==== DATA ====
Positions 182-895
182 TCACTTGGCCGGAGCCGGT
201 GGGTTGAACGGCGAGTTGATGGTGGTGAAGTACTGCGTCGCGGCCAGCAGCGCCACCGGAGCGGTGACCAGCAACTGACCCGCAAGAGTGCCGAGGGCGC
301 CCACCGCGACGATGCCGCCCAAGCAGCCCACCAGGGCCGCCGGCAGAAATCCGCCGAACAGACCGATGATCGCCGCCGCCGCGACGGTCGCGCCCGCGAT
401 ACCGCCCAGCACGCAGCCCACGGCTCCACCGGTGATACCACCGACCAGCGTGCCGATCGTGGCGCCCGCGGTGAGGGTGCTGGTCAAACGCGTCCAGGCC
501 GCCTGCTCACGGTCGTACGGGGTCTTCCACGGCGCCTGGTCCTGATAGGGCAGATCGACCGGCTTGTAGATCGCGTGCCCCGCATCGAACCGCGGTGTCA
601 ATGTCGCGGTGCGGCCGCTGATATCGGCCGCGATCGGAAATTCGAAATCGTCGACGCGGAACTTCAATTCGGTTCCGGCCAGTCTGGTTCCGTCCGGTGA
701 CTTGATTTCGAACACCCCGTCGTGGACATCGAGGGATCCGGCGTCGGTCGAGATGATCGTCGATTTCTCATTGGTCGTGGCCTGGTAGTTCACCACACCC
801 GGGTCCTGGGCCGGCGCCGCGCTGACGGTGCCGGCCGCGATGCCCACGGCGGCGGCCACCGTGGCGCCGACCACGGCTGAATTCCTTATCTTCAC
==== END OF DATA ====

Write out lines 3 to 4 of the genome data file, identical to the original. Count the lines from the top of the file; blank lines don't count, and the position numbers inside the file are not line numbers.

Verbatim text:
201 GGGTTGAACGGCGAGTTGATGGTGGTGAAGTACTGCGTCGCGGCCAGCAGCGCCACCGGAGCGGTGACCAGCAACTGACCCGCAAGAGTGCCGAGGGCGC
301 CCACCGCGACGATGCCGCCCAAGCAGCCCACCAGGGCCGCCGGCAGAAATCCGCCGAACAGACCGATGATCGCCGCCGCCGCGACGGTCGCGCCCGCGAT